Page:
Rigby and Jones said council members had not been informed ahead of time that the library stakeout would take place and did not receive a request from Glendenning to authorize an investigation until November. Under Section 213, special audits into county fund misuse must be ordered by the County Council or executive.
“Simply because an office has functioned as the Wild West does not mean that it should continue,” said Rigby, a Democrat representing District 3. “Who ensures the auditor stays within the legal bounds defined by the charter?”
District 1 Council member Liz Walsh, a Democrat, said the bill as written would impose undue political influence on the auditor’s office. Walsh favors creating an independent Office of the Inspector General to oversee fraud and waste complaints, similar to systems in Montgomery, Prince George’s, and Baltimore counties.
“It’s pretty clear that this bill is intended to censure this auditor,” Walsh said. “It is about [Rigby and Jones’] view of this auditor and what can be done to take away the autonomy that traditionally his office would have.”
Walsh said her office is working on amendments to the bill and would support granting the council temporary authority over how whistleblower complaints are handled until an inspector general is in place.
In a March 17 newsletter, District 4 Council member Deb Jung said the bill could enable the council to dissuade audits involving individuals with personal ties to council members and shield such discussions behind closed doors.
“It is unlikely that any auditing organization in the country is subject to the requirements proposed by [the Howard County bill],” she said.
The County Auditor’s Office weighed in with its own statement Monday on the proposed legislation, warning that if the legislation passes the office would no longer be in compliance with portions of the U.S. Government Accountability’s audit standards, known as the “Yellow Book.”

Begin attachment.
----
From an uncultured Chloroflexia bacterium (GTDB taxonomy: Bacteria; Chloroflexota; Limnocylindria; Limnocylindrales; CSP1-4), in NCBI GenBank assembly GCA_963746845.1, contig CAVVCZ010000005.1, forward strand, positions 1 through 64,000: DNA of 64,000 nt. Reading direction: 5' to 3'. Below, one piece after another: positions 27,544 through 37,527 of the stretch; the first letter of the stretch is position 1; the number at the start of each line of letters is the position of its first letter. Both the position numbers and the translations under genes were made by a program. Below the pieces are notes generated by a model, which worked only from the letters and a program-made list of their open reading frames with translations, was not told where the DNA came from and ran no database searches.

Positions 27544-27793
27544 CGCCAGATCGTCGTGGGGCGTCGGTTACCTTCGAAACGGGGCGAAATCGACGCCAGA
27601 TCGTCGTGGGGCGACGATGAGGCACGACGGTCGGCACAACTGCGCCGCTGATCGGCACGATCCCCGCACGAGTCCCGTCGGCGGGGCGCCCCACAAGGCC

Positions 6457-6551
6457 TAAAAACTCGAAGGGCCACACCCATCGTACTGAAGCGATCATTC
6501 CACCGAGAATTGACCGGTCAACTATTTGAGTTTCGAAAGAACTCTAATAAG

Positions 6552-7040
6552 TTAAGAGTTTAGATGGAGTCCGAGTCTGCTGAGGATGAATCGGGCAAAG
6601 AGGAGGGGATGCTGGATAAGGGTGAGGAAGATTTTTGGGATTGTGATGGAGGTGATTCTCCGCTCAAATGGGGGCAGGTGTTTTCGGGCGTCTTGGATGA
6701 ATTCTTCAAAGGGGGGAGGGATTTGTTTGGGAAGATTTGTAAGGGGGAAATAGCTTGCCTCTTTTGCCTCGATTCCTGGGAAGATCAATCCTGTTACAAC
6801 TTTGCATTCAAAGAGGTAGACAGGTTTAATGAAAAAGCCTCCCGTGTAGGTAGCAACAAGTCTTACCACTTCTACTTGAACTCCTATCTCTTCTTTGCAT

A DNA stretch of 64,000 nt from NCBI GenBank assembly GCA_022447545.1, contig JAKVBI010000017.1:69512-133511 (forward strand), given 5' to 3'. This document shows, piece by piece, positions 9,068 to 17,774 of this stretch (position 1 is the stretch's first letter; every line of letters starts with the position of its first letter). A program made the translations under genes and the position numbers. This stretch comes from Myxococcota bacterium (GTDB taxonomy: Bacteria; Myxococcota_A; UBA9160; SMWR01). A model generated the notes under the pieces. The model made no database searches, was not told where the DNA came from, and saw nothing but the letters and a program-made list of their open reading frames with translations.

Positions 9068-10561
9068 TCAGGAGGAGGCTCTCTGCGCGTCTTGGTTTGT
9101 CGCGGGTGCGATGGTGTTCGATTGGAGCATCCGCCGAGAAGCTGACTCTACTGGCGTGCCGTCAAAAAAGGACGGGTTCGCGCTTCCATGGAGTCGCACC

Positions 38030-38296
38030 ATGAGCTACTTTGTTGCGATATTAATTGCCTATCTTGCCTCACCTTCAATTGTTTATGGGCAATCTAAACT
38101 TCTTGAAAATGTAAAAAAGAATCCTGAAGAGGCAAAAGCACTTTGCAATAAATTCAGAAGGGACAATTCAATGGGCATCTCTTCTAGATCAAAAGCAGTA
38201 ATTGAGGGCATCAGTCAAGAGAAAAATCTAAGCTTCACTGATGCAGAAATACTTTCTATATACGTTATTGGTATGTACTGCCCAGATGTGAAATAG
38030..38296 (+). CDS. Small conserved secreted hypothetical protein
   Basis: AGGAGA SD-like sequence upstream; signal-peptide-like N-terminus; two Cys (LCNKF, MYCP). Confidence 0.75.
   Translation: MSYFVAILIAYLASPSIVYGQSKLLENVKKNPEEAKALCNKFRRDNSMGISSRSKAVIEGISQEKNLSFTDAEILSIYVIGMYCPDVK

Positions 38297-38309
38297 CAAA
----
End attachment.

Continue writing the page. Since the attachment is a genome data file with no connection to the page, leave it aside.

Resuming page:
“Much of the concern centers around independence and the role of the County Auditor’s Office,” the office said. “While budgeted as part of the Council, the Office has historically been able to remain functionally independent of the Council. Inserting the Council into the process will jeopardize that independence.”
[ Read the Howard County Auditor's Office analysis of Council Bill 11-2023 ]
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Amanda Noble, auditor for the City of Atlanta, testified via videoconference Monday on behalf of the Association of Local Government Auditors, of which the Howard office is a member. Noble said the association is against the proposed bill and argued there are other ways to bolster accountability of the Auditor’s Office without threatening its independence, such as undergoing peer reviews and tracking performance metrics.
“To be independent, the audit function should be outside of the reporting line of areas subject to audit, should have operational autonomy to determine appropriate audit scope and procedures, and should be obligated to report audit results without fear of reprisal,” Noble said.
Jones said that while the Yellow Book can inform best practices it does not supersede sections of the Howard County Charter outlining the auditor’s duties.
“We are bound to follow the Howard County Charter, not someone’s standards and practices from some book,” he said.
The bill’s new guidelines would not apply to fiscal analyses conducted by the auditor on proposed legislation and the annual budget. Jones said the changes would instead ensure the council remains the authorizing body for special audits.
“It’s not like we want to start doing his job for him,” Jones said. “It’s just if this auditor is not going to be terminated, if this auditor is not going to be suspended or reprimanded whatsoever, we need to make sure that what’s happening now will never happen again.”
To view past and upcoming council meetings online, visit: https://cc.howardcountymd.gov/Online-Tools/Watch-Us.